6. #6
    GSMNP 900 Miler
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    Quote Originally Posted by gpburdelljr View Post
    Some bears in Yosemite have learned to roll them off cliffs, where they break on rocks from the fall.
    Reminds me of the PBS Nature documentary where eagles learned to pickup turtles and fly above a set of rocks and drop them on the rocks to break open there shell

  7. #7
    Some days, it's not worth chewing through the restraints.
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    I've had the same results as Coffee - my bear cans have never been moved by bears or humans. I use them when hiking, or more often for caching resupplies. Same for my Ursacks. So far, I've had no difficulty finding places to stash either - I leave them quite far from the campsite, figuring the further from camp they are, the less likely to be found. Nothing is foolproof, but bears are like burglars - they'll go for the easy stuff first, so I'm just trying to make it harder to get to my food.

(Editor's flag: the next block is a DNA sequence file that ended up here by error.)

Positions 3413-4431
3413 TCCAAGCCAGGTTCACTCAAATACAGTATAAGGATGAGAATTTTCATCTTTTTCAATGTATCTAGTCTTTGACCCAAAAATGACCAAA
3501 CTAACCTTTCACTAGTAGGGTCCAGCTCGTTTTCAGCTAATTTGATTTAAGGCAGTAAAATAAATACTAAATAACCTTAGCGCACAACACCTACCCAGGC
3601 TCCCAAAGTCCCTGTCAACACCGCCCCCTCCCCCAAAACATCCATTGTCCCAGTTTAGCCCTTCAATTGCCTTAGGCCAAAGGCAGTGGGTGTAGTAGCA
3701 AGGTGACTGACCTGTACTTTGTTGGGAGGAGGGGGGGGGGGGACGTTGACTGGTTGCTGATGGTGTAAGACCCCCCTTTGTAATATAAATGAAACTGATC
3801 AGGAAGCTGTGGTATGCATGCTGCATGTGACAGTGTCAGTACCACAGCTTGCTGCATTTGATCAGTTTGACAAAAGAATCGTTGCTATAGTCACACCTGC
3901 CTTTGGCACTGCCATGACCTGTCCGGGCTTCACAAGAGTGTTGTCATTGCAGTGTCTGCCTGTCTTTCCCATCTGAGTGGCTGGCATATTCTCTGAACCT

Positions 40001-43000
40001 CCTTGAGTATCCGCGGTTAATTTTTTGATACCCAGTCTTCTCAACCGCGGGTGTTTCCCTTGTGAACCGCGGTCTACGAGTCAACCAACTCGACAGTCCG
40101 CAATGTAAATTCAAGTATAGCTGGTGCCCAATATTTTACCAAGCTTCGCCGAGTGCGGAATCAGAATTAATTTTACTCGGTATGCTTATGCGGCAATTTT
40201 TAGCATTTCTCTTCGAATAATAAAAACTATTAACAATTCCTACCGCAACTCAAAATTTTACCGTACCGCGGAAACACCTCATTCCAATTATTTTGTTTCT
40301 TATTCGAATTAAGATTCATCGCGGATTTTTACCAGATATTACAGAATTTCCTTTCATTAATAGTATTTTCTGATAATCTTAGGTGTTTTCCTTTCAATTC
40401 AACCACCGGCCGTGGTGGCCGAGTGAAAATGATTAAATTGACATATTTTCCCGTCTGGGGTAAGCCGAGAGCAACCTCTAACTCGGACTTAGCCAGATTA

I have seen some ridgetop campsites on the AT where a canister just wouldn't work - they'd roll far down the mountainside!

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    After reading the article and details, I don't think Yellow Yellow would have been able to get into a Bearikade...
    NoDoz
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    I'm just one too many mornings and 1,000 miles behind

  9. #9
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    I spent a nice night at broken fiddle in Damascus last fall, they have a bear fault chewed open by a determined bear. Also in gsmnp some of them will roll them downhill, so I had to hoist my can upon the wires every night. I doubt the bears can open a bearikade, though.

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    Bears aren’t real. Neither are birds.